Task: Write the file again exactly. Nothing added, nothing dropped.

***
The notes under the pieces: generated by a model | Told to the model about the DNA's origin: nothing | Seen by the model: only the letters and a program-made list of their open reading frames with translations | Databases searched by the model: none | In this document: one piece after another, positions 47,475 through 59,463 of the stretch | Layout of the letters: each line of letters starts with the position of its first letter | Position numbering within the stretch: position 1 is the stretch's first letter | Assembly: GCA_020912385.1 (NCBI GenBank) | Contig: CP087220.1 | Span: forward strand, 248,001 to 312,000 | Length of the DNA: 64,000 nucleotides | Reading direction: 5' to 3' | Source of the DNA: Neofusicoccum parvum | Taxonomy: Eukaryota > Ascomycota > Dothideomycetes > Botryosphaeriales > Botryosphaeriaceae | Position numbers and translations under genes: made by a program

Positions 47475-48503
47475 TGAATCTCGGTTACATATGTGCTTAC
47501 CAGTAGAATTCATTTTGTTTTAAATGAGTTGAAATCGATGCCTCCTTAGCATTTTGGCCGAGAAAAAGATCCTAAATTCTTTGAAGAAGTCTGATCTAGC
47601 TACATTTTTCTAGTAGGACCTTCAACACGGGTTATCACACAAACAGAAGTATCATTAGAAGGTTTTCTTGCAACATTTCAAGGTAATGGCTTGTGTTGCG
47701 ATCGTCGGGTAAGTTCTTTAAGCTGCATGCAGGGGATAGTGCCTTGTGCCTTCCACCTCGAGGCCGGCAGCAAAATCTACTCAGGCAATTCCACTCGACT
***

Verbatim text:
The notes under the pieces: generated by a model | Told to the model about the DNA's origin: nothing | Seen by the model: only the letters and a program-made list of their open reading frames with translations | Databases searched by the model: none | In this document: one piece after another, positions 47,475 through 59,463 of the stretch | Layout of the letters: each line of letters starts with the position of its first letter | Position numbering within the stretch: position 1 is the stretch's first letter | Assembly: GCA_020912385.1 (NCBI GenBank) | Contig: CP087220.1 | Span: forward strand, 248,001 to 312,000 | Length of the DNA: 64,000 nucleotides | Reading direction: 5' to 3' | Source of the DNA: Neofusicoccum parvum | Taxonomy: Eukaryota > Ascomycota > Dothideomycetes > Botryosphaeriales > Botryosphaeriaceae | Position numbers and translations under genes: made by a program

Positions 47475-48503
47475 TGAATCTCGGTTACATATGTGCTTAC
47501 CAGTAGAATTCATTTTGTTTTAAATGAGTTGAAATCGATGCCTCCTTAGCATTTTGGCCGAGAAAAAGATCCTAAATTCTTTGAAGAAGTCTGATCTAGC
47601 TACATTTTTCTAGTAGGACCTTCAACACGGGTTATCACACAAACAGAAGTATCATTAGAAGGTTTTCTTGCAACATTTCAAGGTAATGGCTTGTGTTGCG
47701 ATCGTCGGGTAAGTTCTTTAAGCTGCATGCAGGGGATAGTGCCTTGTGCCTTCCACCTCGAGGCCGGCAGCAAAATCTACTCAGGCAATTCCACTCGACT